How to Safely Service Diabetics
More than 1 in 10 Americans over 20 are diabetic, which means that there are probably a number of diabetics among your clientele. These clients are prone to infection and heal more slowly, so cuts and nicks can be devastating to them. Unfortunately, the health risks involved with servicing diabetics can make nail salon owners and techs feel hesitant to work with them. But you can safely service diabetics by taking a few simple precautions. Here’s what you need to know.
Put simply, diabetes is a metabolic disease in which the body’s blood glucose, or sugar, is too high. The body uses insulin, which is a hormone produced by the pancreas, to get glucose from the food we eat into our cells in order to convert it to energy. The disease develops when the body isn’t making enough insulin—or isn’t producing any at all. Without proper insulin function, the body’s glucose just sits in the blood. “Think of it like having sugar in the gas tank of your car; the gas won’t flow as well,” says Dana Canuso, DPM, a podiatric surgeon in New Jersey. “Diabetes impairs your blood flow because you literally have sugar in your blood slowing it down.”
Diabetics commonly have additional health complications that include high blood pressure and heart disease, but there are a few other issues that are important for those working in the salon to understand. White blood cells, crucial for wound healing, don’t tend to work as well as they should in diabetics, says Athena Philis-Tsimikas, MD, a clinical endocrinologist and vice president of Scripps Whittier Diabetes Institute in La Jolla, California. This makes cuts and nicks in the salon even more dangerous for these particular clients. If someone with diabetes gets a cut, the impaired blood flow means that there isn’t enough healthy blood—containing nutrients, oxygen and white blood cells—getting to the injury to help it heal.
Over time, high blood sugar can essentially poison your nerves, adds Christina Teimouri, DPM, a podiatrist at the Beaver Valley Foot Clinic in Pittsburgh. This can lead to neuropathy—nerve damage that causes a loss of sensation or numbness and commonly affects the extremities. A diabetic with neuropathy might cut the bottom of her foot but not feel it and keep walking on it, increasing her exposure to bacteria and subsequent chances of infection, Teimouri says. An infection raises blood sugar levels even more and can get really bad before a diabetic knows it’s happening.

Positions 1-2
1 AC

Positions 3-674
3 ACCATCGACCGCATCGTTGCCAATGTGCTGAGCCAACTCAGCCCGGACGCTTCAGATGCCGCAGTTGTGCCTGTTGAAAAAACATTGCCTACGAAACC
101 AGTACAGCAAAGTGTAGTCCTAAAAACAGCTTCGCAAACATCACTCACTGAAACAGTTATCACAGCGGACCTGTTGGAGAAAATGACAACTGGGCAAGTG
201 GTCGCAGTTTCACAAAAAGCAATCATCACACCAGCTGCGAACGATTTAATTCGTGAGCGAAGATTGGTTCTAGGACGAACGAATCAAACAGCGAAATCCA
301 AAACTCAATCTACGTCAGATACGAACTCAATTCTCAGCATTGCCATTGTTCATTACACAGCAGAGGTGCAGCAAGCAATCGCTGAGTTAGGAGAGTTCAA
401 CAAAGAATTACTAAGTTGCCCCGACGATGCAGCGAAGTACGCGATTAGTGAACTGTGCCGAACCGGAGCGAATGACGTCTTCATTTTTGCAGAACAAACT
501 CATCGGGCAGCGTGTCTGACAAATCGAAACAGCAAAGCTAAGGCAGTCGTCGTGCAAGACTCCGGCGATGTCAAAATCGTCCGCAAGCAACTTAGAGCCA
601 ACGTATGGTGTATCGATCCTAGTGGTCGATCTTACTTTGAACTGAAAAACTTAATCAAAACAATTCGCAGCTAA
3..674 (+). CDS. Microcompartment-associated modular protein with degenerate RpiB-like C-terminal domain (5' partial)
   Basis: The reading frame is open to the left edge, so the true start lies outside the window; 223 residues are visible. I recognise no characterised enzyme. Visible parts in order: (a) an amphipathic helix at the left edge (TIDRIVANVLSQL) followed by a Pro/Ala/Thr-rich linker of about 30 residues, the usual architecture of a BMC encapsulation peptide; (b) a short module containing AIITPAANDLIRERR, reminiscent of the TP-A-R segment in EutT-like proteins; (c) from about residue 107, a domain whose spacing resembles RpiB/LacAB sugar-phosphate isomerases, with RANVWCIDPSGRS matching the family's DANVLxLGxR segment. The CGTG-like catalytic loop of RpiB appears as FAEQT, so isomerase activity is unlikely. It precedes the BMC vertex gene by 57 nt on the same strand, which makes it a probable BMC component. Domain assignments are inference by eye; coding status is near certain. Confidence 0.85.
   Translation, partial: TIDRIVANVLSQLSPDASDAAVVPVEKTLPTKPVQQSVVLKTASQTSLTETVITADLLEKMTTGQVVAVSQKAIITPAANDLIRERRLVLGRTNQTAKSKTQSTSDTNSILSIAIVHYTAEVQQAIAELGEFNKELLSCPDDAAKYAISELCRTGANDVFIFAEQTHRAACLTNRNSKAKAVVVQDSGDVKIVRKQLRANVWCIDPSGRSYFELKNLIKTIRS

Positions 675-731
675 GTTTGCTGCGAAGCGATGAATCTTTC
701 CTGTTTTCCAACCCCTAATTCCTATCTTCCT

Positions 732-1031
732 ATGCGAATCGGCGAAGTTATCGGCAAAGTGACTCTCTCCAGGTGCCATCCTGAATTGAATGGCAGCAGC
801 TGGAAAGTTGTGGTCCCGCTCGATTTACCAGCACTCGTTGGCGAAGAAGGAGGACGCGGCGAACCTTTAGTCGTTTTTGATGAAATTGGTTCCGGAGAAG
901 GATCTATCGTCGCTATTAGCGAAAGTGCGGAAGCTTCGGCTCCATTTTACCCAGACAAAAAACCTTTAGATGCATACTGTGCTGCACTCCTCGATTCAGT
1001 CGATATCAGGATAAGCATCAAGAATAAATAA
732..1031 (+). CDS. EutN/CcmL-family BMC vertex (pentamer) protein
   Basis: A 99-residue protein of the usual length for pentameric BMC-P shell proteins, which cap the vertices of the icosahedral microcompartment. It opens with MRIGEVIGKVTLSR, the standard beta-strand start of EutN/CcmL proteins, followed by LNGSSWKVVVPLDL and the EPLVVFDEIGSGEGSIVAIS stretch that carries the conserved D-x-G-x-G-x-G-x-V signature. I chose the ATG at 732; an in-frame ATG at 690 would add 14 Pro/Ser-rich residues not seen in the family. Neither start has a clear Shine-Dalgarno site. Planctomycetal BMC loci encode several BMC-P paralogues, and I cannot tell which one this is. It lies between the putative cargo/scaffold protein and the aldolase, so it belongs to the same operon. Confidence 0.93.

Ask About Health Issues
It’s smart to ask all clients about their health history, whether they have diabetes or any other health issues, before doing their nails. Make sure to include a section in your client record cards where they can list what medications they’re taking, including aspirin, which many people don’t realize is a blood thinner that can make them bleed more if cut. Not only do questionnaires help nail techs create customized services for each and every client, but they can also be an important line of defense to protect techs from lawsuits if anything goes wrong during a service. If a client doesn’t note on the questionnaire that she’s diabetic, at least the nail tech asked and could potentially be covered from a legal standpoint, Teimouri says. If a client indicates that she is diabetic, however, and a nail tech sees cuts or signs of infection on the client’s skin, she should refer her to a doctor and discontinue the nail service. “Nail techs are in a position of power and are experts in their field,” Teimouri says. “If you’re looking at clients’ feet and say, ‘you need to see a podiatrist,’ maybe they will listen.”